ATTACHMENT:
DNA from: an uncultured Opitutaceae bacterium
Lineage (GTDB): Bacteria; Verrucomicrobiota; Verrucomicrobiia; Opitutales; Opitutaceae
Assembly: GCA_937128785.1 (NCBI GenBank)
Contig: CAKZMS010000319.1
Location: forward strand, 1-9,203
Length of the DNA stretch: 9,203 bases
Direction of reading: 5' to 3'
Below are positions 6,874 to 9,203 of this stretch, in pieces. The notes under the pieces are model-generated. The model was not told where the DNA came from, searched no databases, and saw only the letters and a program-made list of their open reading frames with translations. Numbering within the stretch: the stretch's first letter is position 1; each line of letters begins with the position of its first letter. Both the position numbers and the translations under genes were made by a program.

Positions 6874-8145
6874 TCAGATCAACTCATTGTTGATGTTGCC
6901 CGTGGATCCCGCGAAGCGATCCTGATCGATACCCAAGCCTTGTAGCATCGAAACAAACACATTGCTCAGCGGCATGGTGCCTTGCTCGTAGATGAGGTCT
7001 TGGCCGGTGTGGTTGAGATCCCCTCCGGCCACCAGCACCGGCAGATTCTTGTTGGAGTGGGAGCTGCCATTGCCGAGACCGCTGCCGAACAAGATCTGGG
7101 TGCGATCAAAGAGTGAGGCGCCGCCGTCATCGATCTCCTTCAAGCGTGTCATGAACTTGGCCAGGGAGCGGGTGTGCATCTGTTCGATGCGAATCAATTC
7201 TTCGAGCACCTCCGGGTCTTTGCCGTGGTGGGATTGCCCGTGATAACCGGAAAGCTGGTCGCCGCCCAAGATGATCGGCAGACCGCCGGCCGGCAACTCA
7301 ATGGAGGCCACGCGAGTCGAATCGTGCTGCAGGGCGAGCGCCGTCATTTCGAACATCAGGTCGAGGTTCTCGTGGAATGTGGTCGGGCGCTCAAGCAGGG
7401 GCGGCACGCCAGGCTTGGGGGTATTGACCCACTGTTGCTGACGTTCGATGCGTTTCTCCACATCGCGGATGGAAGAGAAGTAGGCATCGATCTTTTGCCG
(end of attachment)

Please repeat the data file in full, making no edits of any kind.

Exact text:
DNA from: an uncultured Opitutaceae bacterium
Lineage (GTDB): Bacteria; Verrucomicrobiota; Verrucomicrobiia; Opitutales; Opitutaceae
Assembly: GCA_937128785.1 (NCBI GenBank)
Contig: CAKZMS010000319.1
Location: forward strand, 1-9,203
Length of the DNA stretch: 9,203 bases
Direction of reading: 5' to 3'
Below are positions 6,874 to 9,203 of this stretch, in pieces. The notes under the pieces are model-generated. The model was not told where the DNA came from, searched no databases, and saw only the letters and a program-made list of their open reading frames with translations. Numbering within the stretch: the stretch's first letter is position 1; each line of letters begins with the position of its first letter. Both the position numbers and the translations under genes were made by a program.

Positions 6874-8145
6874 TCAGATCAACTCATTGTTGATGTTGCC
6901 CGTGGATCCCGCGAAGCGATCCTGATCGATACCCAAGCCTTGTAGCATCGAAACAAACACATTGCTCAGCGGCATGGTGCCTTGCTCGTAGATGAGGTCT
7001 TGGCCGGTGTGGTTGAGATCCCCTCCGGCCACCAGCACCGGCAGATTCTTGTTGGAGTGGGAGCTGCCATTGCCGAGACCGCTGCCGAACAAGATCTGGG
7101 TGCGATCAAAGAGTGAGGCGCCGCCGTCATCGATCTCCTTCAAGCGTGTCATGAACTTGGCCAGGGAGCGGGTGTGCATCTGTTCGATGCGAATCAATTC
7201 TTCGAGCACCTCCGGGTCTTTGCCGTGGTGGGATTGCCCGTGATAACCGGAAAGCTGGTCGCCGCCCAAGATGATCGGCAGACCGCCGGCCGGCAACTCA
7301 ATGGAGGCCACGCGAGTCGAATCGTGCTGCAGGGCGAGCGCCGTCATTTCGAACATCAGGTCGAGGTTCTCGTGGAATGTGGTCGGGCGCTCAAGCAGGG
7401 GCGGCACGCCAGGCTTGGGGGTATTGACCCACTGTTGCTGACGTTCGATGCGTTTCTCCACATCGCGGATGGAAGAGAAGTAGGCATCGATCTTTTGCCG